Also I moved the branch tonight and noticed they had already started building comb on the bottom of it.  They couldn't have been there for more than a few hours this morning.  Talk about building mode!
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tlynn
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« Reply #8 on: May 12, 2009, 11:10:43 PM »

Here's the swarm, ready to go into their new apartment!  The swarm was about as big as a softball or maybe a cantaloupe.  This is my first caught swarm.  Not exactly the volume of bees I expected.  I can't really tell which hive they came from. 

They have one frame of brood - actually in the picture the other side of that frame is pretty much all capped.  This side has a lot of cleaned out cells and some eggs.  I also gave them one frame of honey and pollen.  Will a new swarm have enough house bees to feed new larvae?  The other 3 frames are foundationless.  I am eager to see how fast they draw them.

http://www.technowerkz.com/IMG_1197.JPG
http://www.technowerkz.com/IMG_1199.JPG
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tlynn
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« Reply #9 on: May 12, 2009, 11:22:46 PM »

Didn't want to piggyback on somebody else's thread...question for Brian -

Probably the HBH was overdone.  Go light on it as the Pheromone in the Lemon Grass Oil is potent to a bee.  To intense of an odor will force the bees out as if it were Beegone.  The fact that you sprayed the inside of the hive with HBH tells me that you don't really understand its proper use.  It has Lemon Grass Oil as an additive and is designed to be given to the bees via sugar syrup not used in lieu of a swarm lure.

Then, too, sometimes swarms already have their new home already chosen and nothing short of a queen includer is going to keep them from it.  Sometimes they may wait several days, even draw some comb, but if they've already picked a new home say Bye Bye Bee!
If you can keep them in the box for a day, install a frame of brood to anchor the swarm.  Not honey, that they will gorge themselves on and still take off anyway.

This swarm has stayed a day and a half now and I didn't use any phermones.  I put in a frame of brood and a frame of honey.  Brian, should I pull out the honey?  How long should I leave them alone?
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SlickMick
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« Reply #10 on: May 13, 2009, 03:04:45 AM »

So are they all in the hive or are they just still hanging there?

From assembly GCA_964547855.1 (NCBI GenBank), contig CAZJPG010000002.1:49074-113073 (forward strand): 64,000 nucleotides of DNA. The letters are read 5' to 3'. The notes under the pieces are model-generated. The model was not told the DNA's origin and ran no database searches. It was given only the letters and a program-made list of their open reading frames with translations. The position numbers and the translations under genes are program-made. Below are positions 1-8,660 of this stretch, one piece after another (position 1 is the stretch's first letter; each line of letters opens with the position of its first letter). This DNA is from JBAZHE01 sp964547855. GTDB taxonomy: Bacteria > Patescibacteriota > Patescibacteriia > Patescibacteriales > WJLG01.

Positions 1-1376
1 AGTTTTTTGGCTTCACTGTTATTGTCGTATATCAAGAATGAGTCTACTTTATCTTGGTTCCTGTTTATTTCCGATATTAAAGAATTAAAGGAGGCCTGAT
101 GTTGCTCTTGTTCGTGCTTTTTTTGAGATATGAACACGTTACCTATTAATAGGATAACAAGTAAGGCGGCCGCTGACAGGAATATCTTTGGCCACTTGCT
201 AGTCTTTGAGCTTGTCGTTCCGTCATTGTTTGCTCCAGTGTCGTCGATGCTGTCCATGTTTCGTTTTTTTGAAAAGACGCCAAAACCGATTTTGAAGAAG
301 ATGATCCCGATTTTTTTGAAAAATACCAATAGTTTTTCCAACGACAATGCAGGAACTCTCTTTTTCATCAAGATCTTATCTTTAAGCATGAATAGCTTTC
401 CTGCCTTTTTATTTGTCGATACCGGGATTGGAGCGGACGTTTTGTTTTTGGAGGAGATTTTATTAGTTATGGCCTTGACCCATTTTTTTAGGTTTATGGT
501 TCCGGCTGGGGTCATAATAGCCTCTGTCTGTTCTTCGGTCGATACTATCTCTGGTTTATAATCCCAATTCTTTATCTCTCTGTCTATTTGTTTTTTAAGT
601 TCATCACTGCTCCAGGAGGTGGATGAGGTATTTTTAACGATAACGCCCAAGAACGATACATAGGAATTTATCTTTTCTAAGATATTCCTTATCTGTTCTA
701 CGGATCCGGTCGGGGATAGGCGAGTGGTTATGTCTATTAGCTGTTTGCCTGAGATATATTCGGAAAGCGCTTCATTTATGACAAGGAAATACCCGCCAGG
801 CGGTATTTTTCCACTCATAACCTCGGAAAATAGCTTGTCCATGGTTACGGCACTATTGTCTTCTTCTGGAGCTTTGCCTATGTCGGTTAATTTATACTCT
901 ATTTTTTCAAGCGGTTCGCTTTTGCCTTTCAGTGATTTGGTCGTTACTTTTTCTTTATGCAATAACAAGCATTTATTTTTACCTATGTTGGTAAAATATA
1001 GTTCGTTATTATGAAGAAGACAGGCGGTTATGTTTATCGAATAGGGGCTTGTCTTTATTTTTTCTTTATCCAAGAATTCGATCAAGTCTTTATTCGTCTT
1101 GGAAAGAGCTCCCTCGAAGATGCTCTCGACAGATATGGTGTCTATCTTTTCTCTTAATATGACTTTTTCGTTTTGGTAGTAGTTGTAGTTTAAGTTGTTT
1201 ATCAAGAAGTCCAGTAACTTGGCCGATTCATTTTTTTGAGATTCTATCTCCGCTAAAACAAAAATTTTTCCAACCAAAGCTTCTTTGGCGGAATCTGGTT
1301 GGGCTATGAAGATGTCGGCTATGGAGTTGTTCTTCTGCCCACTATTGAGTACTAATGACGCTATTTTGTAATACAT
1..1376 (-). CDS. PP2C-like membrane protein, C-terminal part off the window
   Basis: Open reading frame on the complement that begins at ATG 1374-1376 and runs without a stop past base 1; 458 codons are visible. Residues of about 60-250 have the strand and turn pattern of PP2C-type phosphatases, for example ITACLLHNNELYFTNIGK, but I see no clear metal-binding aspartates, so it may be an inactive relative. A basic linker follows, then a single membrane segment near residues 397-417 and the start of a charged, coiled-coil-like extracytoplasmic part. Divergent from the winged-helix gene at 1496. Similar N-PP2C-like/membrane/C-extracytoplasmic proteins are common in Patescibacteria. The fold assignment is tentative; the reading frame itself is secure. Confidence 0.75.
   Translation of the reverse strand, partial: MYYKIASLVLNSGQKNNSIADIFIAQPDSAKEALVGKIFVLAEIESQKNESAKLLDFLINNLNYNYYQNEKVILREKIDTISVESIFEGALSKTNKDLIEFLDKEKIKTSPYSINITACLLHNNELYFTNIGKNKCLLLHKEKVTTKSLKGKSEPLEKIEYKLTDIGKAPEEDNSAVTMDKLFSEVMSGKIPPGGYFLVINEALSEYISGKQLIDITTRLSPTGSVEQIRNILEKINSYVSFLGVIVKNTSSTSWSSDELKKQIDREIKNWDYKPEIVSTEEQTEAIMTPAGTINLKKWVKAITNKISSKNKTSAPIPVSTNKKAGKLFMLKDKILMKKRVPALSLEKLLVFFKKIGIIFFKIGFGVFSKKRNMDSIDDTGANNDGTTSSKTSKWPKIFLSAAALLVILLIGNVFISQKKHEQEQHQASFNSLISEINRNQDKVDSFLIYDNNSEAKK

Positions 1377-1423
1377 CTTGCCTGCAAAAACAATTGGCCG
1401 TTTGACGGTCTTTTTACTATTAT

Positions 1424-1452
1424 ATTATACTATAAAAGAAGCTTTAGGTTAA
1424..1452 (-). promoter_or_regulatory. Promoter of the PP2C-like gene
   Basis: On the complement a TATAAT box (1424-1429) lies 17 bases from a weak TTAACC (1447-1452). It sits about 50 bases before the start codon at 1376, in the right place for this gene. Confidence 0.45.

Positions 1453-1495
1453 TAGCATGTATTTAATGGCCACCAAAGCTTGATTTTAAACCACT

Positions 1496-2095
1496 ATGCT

Mick
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On the outer Barcoo where the churches are few,
   And men of religion are scanty,
On a road never cross'd 'cept by folk that are lost,
   One Michael Magee had a shanty.

Now this Mike was the dad of a ten-year-old lad,
   Plump, healthy, and stoutly conditioned;
He was strong as the best, but poor Mike had no rest
   For the youngster had never been christened,
A BUSH CHRISTENING - A.B. "Banjo" Paterson http://www.middlemiss.org/lit/authors/patersonab/poetry/christen.html
tlynn
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« Reply #11 on: May 13, 2009, 07:22:19 AM »

So are they all in the hive or are they just still hanging there?

Mick

They are inside as far as I know.  I see a few bees coming and going, so I assume the colony has remained.
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SlickMick
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« Reply #12 on: May 13, 2009, 07:55:18 AM »

It seems a pretty small lot of bees to be a potentially viable colony unless they are combined with another hive or unless you are able to give them some workers to keep the brood warm and have enough field bees to be able to feed the emerging bees from the brood you  gave them.

I think the path I would follow would be to give them another frame of brood and its attendant bees to try and accelerate their growth into a viable nuc.

Mick
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On the outer Barcoo where the churches are few,
   And men of religion are scanty,
On a road never cross'd 'cept by folk that are lost,
   One Michael Magee had a shanty.

Now this Mike was the dad of a ten-year-old lad,
   Plump, healthy, and stoutly conditioned;
He was strong as the best, but poor Mike had no rest
   For the youngster had never been christened,
A BUSH CHRISTENING - A.B. "Banjo" Paterson http://www.middlemiss.org/lit/authors/patersonab/poetry/christen.html
tlynn